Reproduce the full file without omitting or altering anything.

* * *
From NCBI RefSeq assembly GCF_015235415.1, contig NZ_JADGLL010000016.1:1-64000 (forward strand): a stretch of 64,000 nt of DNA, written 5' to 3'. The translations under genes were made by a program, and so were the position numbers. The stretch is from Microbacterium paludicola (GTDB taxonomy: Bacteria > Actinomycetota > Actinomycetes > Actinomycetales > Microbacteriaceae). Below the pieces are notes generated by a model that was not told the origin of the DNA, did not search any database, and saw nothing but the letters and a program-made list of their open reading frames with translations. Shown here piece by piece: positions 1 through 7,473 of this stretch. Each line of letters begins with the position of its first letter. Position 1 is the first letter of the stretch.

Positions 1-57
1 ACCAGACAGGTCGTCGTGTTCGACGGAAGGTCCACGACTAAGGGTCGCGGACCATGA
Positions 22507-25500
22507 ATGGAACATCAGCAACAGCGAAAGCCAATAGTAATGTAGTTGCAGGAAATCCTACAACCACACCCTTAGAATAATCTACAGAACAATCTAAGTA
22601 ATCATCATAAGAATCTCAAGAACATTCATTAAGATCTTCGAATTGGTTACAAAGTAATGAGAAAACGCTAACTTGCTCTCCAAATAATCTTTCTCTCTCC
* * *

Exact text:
From NCBI RefSeq assembly GCF_015235415.1, contig NZ_JADGLL010000016.1:1-64000 (forward strand): a stretch of 64,000 nt of DNA, written 5' to 3'. The translations under genes were made by a program, and so were the position numbers. The stretch is from Microbacterium paludicola (GTDB taxonomy: Bacteria > Actinomycetota > Actinomycetes > Actinomycetales > Microbacteriaceae). Below the pieces are notes generated by a model that was not told the origin of the DNA, did not search any database, and saw nothing but the letters and a program-made list of their open reading frames with translations. Shown here piece by piece: positions 1 through 7,473 of this stretch. Each line of letters begins with the position of its first letter. Position 1 is the first letter of the stretch.

Positions 1-57
1 ACCAGACAGGTCGTCGTGTTCGACGGAAGGTCCACGACTAAGGGTCGCGGACCATGA
Positions 22507-25500
22507 ATGGAACATCAGCAACAGCGAAAGCCAATAGTAATGTAGTTGCAGGAAATCCTACAACCACACCCTTAGAATAATCTACAGAACAATCTAAGTA
22601 ATCATCATAAGAATCTCAAGAACATTCATTAAGATCTTCGAATTGGTTACAAAGTAATGAGAAAACGCTAACTTGCTCTCCAAATAATCTTTCTCTCTCC